Teachers also felt that students would need to know how to use the Internet as they continued on through the grades. This was just one of the many pressures that they felt prompted them to incorporate the Internet into their classroom practice. Other sources were pressure from administration, newly adopted state standards, and what they felt were expectations of their community.

Students were of one voice when asked about future Internet use. They felt that they would be using it “a lot” more as they continued their education. Most also felt they would someday use it on the job although their answers to this question were largely based on whether their parents used it at work.

Recommendations for all School Districts and a Summary of our Findings

Once a district has the infrastructure in place, what can be done to increase teacher practice in constructivist directions? The key is to access the staff development program to make sure that it promotes active students facing cognitive challenges. This is at the heart of constructivist practice.

Assignments should be designed to give students higher order thinking tasks at the beginning so that fact finding is a way to solve problems and support conclusions. In the case of some of the projects we studied, students could have been told that forming and defending an opinion was the main task rather than the last question on the list. If possible, tasks should be open-ended so that students will stop asking if they have the correct answer and start evaluating their efforts.

The following points summarize our findings and offer some additional advice. The nature of our study does not allow for broad generalizations, but it does point to a number of key issues that teachers and administrators need to consider as they find a place for the Internet as an instructional tool.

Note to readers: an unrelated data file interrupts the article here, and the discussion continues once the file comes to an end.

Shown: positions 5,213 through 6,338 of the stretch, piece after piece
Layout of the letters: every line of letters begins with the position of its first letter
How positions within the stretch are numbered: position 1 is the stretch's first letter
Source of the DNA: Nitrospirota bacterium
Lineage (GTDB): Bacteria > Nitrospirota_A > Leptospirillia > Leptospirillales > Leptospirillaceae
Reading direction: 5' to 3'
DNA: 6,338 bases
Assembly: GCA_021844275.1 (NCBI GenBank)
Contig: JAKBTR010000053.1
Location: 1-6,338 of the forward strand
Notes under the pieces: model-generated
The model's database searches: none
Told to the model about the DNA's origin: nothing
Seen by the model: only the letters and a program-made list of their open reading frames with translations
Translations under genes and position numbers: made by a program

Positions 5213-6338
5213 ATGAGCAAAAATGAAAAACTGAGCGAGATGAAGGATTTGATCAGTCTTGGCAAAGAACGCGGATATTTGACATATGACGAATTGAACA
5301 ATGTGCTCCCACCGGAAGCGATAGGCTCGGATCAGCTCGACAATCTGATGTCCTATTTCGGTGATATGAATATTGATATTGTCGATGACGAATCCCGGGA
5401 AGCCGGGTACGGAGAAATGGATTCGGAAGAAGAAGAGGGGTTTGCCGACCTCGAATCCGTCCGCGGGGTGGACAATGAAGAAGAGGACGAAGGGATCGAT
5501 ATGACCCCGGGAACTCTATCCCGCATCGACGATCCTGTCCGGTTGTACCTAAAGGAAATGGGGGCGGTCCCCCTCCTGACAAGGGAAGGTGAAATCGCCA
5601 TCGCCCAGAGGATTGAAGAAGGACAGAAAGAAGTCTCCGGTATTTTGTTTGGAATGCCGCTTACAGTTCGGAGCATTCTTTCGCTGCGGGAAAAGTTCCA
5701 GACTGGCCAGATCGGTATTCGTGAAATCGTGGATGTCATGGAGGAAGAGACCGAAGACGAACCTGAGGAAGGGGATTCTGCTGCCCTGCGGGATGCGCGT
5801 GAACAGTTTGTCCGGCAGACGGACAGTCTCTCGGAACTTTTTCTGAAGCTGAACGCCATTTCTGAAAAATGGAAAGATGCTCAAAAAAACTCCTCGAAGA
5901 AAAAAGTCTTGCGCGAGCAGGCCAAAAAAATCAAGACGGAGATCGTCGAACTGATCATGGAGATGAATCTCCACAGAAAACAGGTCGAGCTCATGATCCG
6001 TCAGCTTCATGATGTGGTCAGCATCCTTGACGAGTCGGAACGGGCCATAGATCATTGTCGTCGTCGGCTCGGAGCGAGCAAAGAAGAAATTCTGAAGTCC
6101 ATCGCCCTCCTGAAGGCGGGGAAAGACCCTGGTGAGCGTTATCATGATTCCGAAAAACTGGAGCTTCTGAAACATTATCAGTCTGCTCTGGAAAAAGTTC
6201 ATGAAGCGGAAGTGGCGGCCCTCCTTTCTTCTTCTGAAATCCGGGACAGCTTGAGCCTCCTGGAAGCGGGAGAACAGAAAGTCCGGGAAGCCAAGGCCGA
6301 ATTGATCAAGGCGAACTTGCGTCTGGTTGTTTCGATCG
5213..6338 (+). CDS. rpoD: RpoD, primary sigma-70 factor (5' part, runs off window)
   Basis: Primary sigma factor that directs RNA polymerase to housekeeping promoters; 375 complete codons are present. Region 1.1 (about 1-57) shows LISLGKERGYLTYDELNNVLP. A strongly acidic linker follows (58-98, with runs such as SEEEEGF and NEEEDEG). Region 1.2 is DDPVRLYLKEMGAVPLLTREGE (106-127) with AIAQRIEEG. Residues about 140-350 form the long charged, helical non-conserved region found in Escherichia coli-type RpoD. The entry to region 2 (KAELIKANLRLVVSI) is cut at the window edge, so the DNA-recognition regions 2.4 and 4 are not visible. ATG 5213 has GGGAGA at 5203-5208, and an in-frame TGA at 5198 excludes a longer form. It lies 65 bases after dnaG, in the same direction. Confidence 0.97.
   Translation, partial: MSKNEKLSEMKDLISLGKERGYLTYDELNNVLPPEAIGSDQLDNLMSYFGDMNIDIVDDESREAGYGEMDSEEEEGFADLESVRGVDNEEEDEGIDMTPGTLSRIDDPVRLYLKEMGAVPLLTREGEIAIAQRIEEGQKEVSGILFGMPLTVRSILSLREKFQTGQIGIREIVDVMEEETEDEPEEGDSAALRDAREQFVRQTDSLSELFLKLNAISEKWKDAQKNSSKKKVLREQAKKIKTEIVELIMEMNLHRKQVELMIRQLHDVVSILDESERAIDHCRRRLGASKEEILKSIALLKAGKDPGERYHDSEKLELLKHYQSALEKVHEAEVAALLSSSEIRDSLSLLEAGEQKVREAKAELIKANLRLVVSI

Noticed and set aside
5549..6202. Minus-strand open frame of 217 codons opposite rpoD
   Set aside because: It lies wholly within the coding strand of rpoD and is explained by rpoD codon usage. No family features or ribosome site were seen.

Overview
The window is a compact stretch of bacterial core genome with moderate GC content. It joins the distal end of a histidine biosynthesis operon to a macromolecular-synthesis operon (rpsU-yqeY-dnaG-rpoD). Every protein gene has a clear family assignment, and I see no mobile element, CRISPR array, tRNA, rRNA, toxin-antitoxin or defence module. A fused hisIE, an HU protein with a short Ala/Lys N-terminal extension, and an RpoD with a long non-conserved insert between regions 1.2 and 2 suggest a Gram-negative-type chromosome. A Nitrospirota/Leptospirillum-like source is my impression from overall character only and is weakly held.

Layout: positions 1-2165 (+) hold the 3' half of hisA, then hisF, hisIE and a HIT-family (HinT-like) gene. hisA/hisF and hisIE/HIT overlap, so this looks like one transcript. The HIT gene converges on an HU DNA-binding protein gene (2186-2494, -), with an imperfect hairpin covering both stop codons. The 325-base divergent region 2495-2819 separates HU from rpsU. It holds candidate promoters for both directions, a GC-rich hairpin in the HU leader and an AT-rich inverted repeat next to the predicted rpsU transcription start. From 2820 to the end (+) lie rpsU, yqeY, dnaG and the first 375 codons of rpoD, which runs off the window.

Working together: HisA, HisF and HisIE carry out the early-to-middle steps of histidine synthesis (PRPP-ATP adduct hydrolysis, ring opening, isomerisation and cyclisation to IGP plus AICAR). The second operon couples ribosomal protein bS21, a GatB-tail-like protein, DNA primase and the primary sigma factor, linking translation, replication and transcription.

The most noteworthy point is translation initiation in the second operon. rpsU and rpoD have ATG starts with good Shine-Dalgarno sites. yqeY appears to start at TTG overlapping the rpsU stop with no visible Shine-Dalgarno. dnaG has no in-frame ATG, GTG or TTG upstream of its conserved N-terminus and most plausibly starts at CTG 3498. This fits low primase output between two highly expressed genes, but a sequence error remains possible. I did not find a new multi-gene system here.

• Staff development should show teachers how to increase situations where students engage in higher order thinking. Simply showing teachers how to use computer applications and search the Internet is not likely to do so.

• The Internet increases access for all students to information not known to their teachers and increases opportunities for teachers to learn from students. This is an opportunity for teachers who believe such activities promote effective learning.

• Boys do not appear to be more comfortable than girls in using computers for Internet access. Girls may even have an advantage when it comes to searching for information and/or interactive communicating. Teachers should take this into consideration as they configure cooperative student groups.

• Like the teachers in our study, we feel that students with Internet access at home have an advantage over students who do not. Teachers should provide additional time online to students who lack access at home and give no advantage in terms of grades to assignments printed on home computer systems.

In short, reliable Internet access can effect incremental improvement in traditional teaching. It is unrealistic, however, to expect it to automatically make teaching practice more constructivist without staff development designed to transform practice in such directions.

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Credits: The photographs were shot by Jamie McKenzie.